27. jquiggin
    March 31st, 2008 at 09:13 | #27

    On the contrary, Sadr looks like coming out of this as a big winner. With his forces having withstood an unprovoked assault, conducted on false premises (a drive against criminal elements, rather than an attempt by one faction to crush another), he now comes out as the peacemaker.

    Maliki and the Americans have the choice of accepting the offer, and taking the blame for a week of pointless killing, or doubling down and trying for an all out victory.

  28. gandhi
    March 31st, 2008 at 14:43 | #28

    sleet #25 asks: backdoor deal?

    It’s quite possible that 17 US soldiers were seized as hostages in the early part of the operation, then quietly released when al-Maliki backed down.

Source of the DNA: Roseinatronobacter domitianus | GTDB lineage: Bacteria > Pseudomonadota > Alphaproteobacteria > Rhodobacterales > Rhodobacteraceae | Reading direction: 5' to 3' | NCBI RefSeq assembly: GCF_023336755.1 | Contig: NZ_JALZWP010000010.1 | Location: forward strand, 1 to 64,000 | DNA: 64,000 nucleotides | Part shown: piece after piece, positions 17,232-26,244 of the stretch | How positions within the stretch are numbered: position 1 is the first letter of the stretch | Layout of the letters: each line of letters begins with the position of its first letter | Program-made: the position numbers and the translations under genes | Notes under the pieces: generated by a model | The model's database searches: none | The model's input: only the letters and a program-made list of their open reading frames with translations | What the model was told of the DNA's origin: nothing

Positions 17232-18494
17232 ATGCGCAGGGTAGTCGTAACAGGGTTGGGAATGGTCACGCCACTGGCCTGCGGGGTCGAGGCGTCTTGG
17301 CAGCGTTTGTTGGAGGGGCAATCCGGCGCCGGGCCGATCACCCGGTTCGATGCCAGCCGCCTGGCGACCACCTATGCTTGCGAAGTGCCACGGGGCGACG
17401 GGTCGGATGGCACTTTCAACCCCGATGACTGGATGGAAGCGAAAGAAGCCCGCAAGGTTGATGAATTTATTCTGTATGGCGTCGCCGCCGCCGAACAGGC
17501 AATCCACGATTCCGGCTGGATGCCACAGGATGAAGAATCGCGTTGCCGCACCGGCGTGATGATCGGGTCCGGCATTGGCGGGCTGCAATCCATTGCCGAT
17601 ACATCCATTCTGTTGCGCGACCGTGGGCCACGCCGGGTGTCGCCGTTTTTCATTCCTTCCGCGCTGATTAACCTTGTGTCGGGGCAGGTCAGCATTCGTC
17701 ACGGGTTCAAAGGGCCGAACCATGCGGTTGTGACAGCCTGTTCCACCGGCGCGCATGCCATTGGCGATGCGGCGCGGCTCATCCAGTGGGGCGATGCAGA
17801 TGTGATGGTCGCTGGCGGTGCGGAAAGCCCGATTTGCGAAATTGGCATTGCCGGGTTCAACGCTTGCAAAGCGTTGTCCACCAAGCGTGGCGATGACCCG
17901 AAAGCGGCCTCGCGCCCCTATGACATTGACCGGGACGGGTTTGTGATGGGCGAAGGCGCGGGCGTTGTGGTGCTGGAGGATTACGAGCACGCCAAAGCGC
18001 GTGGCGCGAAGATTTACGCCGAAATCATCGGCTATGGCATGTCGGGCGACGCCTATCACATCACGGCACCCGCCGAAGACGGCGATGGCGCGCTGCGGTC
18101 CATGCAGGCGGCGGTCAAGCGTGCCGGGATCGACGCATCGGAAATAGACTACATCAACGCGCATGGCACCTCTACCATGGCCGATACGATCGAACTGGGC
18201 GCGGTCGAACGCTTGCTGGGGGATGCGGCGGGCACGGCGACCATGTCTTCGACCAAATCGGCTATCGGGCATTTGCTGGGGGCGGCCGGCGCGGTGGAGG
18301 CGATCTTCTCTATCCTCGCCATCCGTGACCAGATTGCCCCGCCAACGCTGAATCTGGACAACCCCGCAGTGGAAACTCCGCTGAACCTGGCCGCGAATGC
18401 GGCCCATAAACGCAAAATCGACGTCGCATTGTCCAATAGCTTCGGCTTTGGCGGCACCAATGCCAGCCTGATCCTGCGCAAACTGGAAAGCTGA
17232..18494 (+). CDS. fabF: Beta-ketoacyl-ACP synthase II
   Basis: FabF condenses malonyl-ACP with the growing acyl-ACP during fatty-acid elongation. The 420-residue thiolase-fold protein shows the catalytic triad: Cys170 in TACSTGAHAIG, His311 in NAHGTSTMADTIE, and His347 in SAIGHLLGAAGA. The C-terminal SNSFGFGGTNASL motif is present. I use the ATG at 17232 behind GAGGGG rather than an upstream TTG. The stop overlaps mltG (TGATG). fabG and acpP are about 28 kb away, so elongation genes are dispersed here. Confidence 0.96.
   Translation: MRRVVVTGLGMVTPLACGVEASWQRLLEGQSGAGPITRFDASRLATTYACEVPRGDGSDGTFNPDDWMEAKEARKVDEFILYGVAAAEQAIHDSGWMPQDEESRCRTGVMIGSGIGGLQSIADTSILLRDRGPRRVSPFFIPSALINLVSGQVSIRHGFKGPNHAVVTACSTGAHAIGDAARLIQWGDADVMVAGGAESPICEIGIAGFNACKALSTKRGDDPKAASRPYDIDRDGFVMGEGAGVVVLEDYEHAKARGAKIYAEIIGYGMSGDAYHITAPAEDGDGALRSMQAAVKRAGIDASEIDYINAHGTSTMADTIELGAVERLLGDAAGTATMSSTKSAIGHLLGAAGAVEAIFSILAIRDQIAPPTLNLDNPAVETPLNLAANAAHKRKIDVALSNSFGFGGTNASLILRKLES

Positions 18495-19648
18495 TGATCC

I say “possible” because we will probably never know, and there are very few reliable news sources in Iraq. In any case, I agree with Prof Q: Moqtada comes out of this looking much stronger, while al-Maliki’s days are probably numbered. The next round of political deal-making in Baghdad will be interesting.

  29. Ian Gould
    April 1st, 2008 at 09:58 | #29

    John, yes but Al Sadr is showing himself a master at the traditional shadow-play by which Shia leaders (outside Iran) exercise political power behind the scenes while remaining nominally above the fray.

    The Basra militias claim allegiance to Al Sadr but aren’t formally part of the Mehdi Army – so he can deny responsibility for their actions. If he wants to appear to play the peacemaker while it suits his purposes for the fighting to continue he can say one thing in public and another in private.

    Similarly, if down the track it looks like the Al Maliki forces are actually winning, he can make new more forceful public demands for the fighting to end and then claim credit if and when it does.